12 newer rappers to watch (2022 edition)
Rap seems to move more quickly than virtually any other style of popular music; blink and you'll miss a whole slew of promising new artists. We listen to as much as we can, and we're always coming across new favorites, so we decided to put together a list of 12 newer rappers that really made their mark this year that we think any rap fan should be listening to. The definition of "newer" is always debatable, and some of these artists were more established prior to 2022 than others, but all of them really seem to have hit their stride this year, and we hope and expect that 2023 will be an even bigger year for everyone on this list. The list ranges from more traditional '90s/early 2000s style stuff to drill, trap, rage, Jersey club, bounce, art-rap, and more, and the rappers featured here are from all over the country: East, West, North, South, and in between. There are so many different types of exciting things happening within rap right now, and we aimed to highlight as much as we could.
12 is a very small number and if your new favorite rapper isn't on this list, it's possible we haven't heard them yet. So leave your faves in the comments and read on for our list, in alphabetical order...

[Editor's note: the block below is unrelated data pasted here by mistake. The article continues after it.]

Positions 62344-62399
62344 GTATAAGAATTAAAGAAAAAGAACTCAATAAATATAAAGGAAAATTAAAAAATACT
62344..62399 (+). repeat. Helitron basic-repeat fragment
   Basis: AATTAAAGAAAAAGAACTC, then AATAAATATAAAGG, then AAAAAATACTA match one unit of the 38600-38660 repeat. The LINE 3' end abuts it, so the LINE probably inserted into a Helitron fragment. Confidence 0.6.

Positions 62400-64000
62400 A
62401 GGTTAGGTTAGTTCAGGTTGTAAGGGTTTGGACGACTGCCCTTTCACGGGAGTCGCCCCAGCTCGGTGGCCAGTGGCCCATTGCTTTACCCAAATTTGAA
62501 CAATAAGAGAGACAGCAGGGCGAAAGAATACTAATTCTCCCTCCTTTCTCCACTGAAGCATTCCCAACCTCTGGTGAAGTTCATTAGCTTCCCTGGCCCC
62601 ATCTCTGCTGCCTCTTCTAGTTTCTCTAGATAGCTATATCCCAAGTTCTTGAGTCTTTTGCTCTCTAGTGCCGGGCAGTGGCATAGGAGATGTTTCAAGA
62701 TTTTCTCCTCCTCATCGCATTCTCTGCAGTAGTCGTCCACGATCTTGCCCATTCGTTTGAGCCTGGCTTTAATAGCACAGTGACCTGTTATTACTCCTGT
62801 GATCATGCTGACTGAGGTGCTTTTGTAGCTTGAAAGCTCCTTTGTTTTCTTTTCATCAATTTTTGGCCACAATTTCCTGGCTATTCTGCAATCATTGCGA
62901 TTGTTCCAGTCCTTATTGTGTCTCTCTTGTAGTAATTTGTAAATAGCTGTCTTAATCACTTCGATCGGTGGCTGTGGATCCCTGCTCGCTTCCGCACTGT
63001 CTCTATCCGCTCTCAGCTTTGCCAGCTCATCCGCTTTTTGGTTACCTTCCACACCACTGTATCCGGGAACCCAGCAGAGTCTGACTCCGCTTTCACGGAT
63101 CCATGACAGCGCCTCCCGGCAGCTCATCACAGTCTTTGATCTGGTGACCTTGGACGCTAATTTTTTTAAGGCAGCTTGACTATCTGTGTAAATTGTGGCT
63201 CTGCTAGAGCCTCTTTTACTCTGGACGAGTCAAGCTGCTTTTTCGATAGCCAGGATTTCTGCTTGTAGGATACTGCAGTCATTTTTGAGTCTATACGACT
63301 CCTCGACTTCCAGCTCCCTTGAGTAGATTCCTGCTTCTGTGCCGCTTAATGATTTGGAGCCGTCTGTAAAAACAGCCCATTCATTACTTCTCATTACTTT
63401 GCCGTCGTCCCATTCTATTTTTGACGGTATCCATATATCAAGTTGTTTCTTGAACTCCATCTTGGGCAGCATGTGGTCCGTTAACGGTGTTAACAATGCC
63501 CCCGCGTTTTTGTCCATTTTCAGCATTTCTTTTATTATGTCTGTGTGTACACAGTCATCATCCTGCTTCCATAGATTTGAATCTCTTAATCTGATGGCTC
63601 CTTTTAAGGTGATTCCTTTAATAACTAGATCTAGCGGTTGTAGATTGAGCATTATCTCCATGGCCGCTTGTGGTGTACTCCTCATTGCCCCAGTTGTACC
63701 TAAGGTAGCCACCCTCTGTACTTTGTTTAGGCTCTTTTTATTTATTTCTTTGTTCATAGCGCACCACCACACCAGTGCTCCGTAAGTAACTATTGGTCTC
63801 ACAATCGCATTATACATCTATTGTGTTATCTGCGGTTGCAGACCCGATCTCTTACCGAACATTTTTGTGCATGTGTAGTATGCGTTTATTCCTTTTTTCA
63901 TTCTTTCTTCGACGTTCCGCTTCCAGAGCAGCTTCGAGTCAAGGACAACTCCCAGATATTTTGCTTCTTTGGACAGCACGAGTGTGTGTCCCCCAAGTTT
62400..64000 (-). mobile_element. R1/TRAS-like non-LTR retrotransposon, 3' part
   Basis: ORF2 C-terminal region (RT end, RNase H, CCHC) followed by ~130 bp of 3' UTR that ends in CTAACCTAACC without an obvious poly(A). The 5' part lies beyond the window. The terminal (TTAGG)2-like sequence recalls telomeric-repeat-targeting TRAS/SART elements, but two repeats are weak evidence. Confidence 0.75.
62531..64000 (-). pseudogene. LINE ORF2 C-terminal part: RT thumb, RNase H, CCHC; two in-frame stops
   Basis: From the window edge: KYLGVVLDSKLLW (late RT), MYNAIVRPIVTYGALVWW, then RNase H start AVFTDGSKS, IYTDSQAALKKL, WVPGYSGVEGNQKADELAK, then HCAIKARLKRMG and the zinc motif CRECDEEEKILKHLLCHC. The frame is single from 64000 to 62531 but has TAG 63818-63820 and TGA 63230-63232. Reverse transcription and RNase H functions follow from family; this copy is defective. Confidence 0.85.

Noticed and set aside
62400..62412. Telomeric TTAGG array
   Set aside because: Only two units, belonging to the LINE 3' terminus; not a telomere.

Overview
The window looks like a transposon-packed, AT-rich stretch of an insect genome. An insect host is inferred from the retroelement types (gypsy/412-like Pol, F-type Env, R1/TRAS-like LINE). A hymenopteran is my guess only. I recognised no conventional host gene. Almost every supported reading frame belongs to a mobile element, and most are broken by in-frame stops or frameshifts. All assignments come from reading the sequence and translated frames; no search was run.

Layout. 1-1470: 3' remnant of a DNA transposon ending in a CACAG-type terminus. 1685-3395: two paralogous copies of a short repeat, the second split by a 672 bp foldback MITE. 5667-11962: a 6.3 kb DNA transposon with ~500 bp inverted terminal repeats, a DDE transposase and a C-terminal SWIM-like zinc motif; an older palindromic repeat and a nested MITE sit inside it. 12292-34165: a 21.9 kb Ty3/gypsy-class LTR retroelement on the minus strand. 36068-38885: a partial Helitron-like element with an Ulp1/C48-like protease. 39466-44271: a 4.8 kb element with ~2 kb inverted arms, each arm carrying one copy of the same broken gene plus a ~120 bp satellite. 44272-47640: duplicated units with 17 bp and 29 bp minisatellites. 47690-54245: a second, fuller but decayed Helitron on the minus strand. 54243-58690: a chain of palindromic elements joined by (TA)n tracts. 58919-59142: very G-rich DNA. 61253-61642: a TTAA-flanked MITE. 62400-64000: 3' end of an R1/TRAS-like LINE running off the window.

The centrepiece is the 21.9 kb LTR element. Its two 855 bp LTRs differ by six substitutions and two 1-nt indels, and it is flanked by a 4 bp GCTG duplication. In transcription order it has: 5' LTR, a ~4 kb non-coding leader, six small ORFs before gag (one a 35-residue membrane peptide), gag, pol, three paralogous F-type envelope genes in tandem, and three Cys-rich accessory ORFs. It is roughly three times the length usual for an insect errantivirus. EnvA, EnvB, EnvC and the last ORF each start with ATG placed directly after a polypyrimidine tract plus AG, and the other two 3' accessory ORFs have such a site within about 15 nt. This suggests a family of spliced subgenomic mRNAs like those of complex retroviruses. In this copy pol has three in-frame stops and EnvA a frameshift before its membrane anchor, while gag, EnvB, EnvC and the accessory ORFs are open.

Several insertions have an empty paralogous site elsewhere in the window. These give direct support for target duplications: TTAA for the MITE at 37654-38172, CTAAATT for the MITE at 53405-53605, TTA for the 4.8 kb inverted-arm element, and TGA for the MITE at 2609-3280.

Traces of Jersey club can be heard on the new Drake album and other A-list rap albums this year, but as for people actually in the trenches of that world, perhaps no one's made a bigger impact these past few months than rapper Bandmanrill and his frequent producer Mcvertt. Their work together is a thrilling take on the style, which pulls from both dance music and hip hop to create frenetic and assertive production, often featuring familiar-but-dancified samples. Bandmanrill's 2021 single "I Am Newark," sampling Frankie Valli's "Beggin" and highlighting Rill's gritty flow, solidified him as one to watch, and since then he has broken out from the NJ underground. His hard-hitting vocal style and recent collaborations with Sha Ek have situated him comfortably in the NY drill scene as well, and his great new album Club Godfather bridges the gap between both worlds. He explores even more sonic stylings with softer single "PIANO" featuring a smooth chorus by Lay Bankz and autobiographical lyrics from Bandmanrill. His ongoing experimentation with local sounds and collaborations with rising peers continues to shape him into a world-class rapper. [A.G.]
Big Boss Vette